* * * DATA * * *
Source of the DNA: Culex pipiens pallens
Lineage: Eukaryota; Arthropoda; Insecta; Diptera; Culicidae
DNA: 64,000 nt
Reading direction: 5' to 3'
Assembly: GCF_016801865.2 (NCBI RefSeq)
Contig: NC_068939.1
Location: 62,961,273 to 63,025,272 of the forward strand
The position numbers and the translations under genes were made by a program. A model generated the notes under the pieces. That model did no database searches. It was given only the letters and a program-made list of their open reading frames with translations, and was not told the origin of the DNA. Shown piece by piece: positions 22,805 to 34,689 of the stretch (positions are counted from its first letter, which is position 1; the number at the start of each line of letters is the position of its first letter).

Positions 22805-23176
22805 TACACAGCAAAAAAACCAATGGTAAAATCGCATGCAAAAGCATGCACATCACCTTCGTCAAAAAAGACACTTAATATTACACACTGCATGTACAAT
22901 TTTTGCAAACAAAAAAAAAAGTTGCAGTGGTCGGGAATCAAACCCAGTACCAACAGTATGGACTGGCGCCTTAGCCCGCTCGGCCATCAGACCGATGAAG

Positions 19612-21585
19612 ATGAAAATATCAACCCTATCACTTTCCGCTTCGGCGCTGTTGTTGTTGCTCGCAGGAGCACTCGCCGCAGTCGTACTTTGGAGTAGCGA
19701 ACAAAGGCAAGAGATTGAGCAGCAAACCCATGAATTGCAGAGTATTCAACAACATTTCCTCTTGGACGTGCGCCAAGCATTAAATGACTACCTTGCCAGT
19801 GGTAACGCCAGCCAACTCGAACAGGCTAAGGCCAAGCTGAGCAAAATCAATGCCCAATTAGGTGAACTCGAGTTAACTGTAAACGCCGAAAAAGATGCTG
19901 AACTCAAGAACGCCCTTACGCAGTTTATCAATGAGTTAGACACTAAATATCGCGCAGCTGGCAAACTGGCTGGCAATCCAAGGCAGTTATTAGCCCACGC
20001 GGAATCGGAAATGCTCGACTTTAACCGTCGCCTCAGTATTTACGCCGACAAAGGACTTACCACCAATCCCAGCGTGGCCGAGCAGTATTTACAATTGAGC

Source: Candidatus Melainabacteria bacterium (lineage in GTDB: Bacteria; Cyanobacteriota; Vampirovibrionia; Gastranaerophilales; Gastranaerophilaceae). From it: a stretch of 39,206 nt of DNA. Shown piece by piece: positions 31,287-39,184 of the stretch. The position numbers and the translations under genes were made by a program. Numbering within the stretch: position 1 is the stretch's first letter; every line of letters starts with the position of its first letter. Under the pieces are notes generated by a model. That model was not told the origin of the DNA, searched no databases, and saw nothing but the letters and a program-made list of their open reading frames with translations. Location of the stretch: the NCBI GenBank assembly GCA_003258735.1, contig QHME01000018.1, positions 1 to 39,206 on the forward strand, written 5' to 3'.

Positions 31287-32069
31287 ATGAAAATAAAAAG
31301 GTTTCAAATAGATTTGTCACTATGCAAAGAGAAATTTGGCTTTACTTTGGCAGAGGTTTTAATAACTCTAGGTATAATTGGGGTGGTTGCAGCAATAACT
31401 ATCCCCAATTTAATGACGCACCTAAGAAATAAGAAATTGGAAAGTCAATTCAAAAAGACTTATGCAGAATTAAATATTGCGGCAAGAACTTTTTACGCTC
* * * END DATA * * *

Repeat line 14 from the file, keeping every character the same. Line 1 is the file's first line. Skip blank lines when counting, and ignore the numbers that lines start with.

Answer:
19701 ACAAAGGCAAGAGATTGAGCAGCAAACCCATGAATTGCAGAGTATTCAACAACATTTCCTCTTGGACGTGCGCCAAGCATTAAATGACTACCTTGCCAGT